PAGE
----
If you’re at a sporting event like Wimbledon and want to grab some incredible shots, it’s all about ambience, getting close to the action and keeping up with the athletes on the court.
That kind of photography once demanded some serious glass – a telephoto lens and a fast camera to capture bursts of time-stopping clarity. Now, pull out your smartphone, and if you’ve got the right one, you can get championship shots time after time.
Go wide, auto HDR on and fire up Dazzle Colour
When you’re trying to set the scene, backlighting can be a deal breaker on a summer’s day. This is especially true when you’re capturing ultra wide-angle photos that get a lot of sky in frame, like those captured on the 16mm equivalent focal length wide camera on the Oppo Reno 10X Zoom (opens in new tab).
Bright spots can get blown out, while dark scenes can lose their nuance, either overexposing and looking grainy or underexposing and looking like nondescript blobs of black.
Traditionally, digital photographers would have to bracket their shots to cope, and grab all the detail they wanted. What’s bracketing? It involves shooting multiple photos across a range of exposures and then merging them into one HDR (high dynamic range) photo in Photoshop or another dedicated piece of software. In principle, problem solved – but when moving objects were in your frame, manual bracketing could create blur and ghosting.
Now, smartphones like the Oppo Reno 10X Zoom (opens in new tab) can do it all for you, intelligently analyzing the scene, auto-bracketing your snaps in milliseconds, and pulling across detail from the spectrum of tones, from bright white skies through to dark, backlit foreground objects.
To activate Auto HDR, just tap on the HDR button to the left of the viewfinder, select Auto HDR and you’re good to shoot.
For some extra pop in your pictures, the Reno 10X Zoom also features Dazzle Colour Mode pixel-level colour restoration. This creates life-like, vivid hues that will transport you back to a courtside view every time you swipe through your gallery.
Zoom, burst, review, repeat
The Reno 10X can get you from that wide 16mm all the way through to 160mm in under a second with its powerful hybrid zoom. This means, even if you don’t have a front row seat, you can get a front row zoom, thanks to its smart periscope telephoto camera design.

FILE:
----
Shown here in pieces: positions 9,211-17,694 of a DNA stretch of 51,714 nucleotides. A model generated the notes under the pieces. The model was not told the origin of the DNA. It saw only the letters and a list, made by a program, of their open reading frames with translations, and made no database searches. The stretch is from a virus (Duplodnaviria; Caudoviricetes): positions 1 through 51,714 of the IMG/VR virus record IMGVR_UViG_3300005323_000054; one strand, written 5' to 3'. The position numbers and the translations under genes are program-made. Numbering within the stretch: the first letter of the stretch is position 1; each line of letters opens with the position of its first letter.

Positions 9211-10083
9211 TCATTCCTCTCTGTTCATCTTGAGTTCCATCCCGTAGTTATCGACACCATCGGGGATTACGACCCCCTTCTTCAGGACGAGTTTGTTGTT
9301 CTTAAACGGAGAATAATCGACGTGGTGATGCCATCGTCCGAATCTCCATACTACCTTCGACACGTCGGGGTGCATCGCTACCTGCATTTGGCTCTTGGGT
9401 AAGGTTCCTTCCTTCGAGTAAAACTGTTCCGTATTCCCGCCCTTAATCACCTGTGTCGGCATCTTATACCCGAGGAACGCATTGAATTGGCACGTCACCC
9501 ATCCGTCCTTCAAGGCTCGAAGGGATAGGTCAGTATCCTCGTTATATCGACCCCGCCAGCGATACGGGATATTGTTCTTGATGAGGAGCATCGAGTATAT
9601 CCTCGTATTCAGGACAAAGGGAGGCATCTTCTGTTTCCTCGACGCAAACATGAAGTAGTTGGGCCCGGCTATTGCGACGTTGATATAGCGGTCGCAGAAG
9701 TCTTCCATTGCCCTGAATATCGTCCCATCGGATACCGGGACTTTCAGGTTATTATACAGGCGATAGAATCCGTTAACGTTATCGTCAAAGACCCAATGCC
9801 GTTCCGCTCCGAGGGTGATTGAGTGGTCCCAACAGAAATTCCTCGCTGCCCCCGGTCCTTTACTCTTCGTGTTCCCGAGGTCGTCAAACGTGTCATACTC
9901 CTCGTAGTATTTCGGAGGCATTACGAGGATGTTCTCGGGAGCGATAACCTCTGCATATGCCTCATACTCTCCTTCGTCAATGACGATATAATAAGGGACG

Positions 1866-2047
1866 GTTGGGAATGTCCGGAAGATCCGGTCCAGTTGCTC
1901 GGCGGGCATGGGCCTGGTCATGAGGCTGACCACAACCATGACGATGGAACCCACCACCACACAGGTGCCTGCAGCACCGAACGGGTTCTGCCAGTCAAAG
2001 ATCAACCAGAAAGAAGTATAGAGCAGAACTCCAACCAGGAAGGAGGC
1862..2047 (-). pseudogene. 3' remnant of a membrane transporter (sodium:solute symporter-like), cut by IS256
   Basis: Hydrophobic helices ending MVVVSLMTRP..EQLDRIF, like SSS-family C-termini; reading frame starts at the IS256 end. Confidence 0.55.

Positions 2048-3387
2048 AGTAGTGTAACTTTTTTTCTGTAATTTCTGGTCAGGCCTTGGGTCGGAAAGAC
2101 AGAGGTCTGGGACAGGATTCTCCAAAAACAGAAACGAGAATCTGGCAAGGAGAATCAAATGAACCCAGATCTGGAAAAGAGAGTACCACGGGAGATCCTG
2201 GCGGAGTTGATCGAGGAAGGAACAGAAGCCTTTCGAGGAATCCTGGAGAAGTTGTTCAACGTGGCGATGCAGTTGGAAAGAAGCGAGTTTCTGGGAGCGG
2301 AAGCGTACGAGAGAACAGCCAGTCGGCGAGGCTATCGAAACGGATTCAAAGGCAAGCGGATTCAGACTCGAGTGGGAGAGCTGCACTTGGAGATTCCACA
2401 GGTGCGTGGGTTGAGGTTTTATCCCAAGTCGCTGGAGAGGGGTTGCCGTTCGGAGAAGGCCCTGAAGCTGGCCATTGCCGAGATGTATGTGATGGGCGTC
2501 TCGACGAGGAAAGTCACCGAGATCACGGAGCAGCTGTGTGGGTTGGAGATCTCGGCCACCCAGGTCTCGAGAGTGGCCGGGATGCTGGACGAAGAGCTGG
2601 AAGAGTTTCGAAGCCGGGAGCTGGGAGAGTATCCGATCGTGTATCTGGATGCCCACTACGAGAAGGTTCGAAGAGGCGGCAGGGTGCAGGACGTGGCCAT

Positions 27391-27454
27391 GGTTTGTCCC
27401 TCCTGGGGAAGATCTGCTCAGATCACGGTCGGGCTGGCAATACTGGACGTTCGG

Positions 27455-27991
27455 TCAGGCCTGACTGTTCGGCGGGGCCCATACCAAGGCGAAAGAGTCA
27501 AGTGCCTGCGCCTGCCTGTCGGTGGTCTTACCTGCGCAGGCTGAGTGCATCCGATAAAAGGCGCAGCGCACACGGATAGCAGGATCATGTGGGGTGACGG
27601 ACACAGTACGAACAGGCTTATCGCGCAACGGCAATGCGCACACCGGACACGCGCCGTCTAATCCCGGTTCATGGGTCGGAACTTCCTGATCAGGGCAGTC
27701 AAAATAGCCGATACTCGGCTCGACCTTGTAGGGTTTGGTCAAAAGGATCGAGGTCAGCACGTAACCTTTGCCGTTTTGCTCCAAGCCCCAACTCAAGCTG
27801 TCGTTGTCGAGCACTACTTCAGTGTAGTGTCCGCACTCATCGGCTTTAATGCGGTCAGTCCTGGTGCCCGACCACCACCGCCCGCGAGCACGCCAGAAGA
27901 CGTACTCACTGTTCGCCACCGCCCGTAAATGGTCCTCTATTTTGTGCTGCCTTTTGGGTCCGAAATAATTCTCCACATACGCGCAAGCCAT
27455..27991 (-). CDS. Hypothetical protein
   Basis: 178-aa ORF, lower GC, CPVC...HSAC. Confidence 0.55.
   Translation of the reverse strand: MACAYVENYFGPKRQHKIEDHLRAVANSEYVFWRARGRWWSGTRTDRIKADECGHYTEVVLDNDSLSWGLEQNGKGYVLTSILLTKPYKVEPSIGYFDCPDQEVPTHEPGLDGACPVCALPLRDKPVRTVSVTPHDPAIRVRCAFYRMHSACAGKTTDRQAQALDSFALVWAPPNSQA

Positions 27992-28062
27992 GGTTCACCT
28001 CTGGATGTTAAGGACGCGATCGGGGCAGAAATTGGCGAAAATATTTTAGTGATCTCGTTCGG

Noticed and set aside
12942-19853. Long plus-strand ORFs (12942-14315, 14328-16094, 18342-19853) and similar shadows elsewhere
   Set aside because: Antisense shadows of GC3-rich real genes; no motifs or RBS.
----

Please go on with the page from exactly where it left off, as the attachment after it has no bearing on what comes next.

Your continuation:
Engaging the zoom couldn’t be simpler – simply tap the ‘1x’ button on the right of the shutter release, and you’re pushed into a 2x zoom. Tap the button again, and you jump into a 6x zoom, and for the ultimate in getting up close and personal with your subject, press it again for a 10x zoom.
When you’ve locked onto your target, be sure to take advantage of the Oppo Reno 10X Zoom (opens in new tab)’s excellent burst mode. Keep your finger on the shutter release and the phone will take 20 photos in lighting-fast succession at full resolution. And, thanks to its incredible image stabilization, even at 10x zoom, it holds everything rock steady.
Fire up 48MP mode for a powerful wide shot
The Oppo Reno 10X Zoom (opens in new tab)’s main camera features a huge 48MP sensor. In automatic mode it shoots at a lower resolution, combining multiple pixels into one for better results across lighting conditions. This is a smart technique called pixel binning, and Oppo’s application means that even in the dead of night you can shoot atmospheric pictures.
When the light is on your side, though, the sun is out but the scene’s contrast levels are manageable, you can activate 48MP mode for an ultra high-res image that’s brimming with detail. These can be cropped into or blown up and printed without engaging the zoom or degrading in quality.
To activate 48MP mode, jump into the camera settings, select photo ratio and choose 4:3 (48MP). The phone’s 10x zoom and HDR are both disabled at this resolution, but if the lighting right, it could be the perfect shooting mode to capture huge amounts of detail with a roughly 26mm wide angle.
There are other ways you can take advantage of the tech in your pocket to capture the best tournament shots possible. Fire up Expert mode, for example, and you can control the shutter speed so that time stands still, or grab some dreamy motion shots when the lights go down. Alternatively, shoot up close and personal incidental macro images that capture the ambience of the event perfectly, with manual focus and exposure.
Of course, you could take an even bigger step back than the 16mm wide-angle enables and capture a panorama of the centre court, and when the match is done, fire up night mode, which helps the Oppo Reno 10X Zoom (opens in new tab) see in the dark.
So whatever type of photo you’re after, the winning image can be captured when you have the right tech to-hand and the expertise to turn it into a championship shot-taker.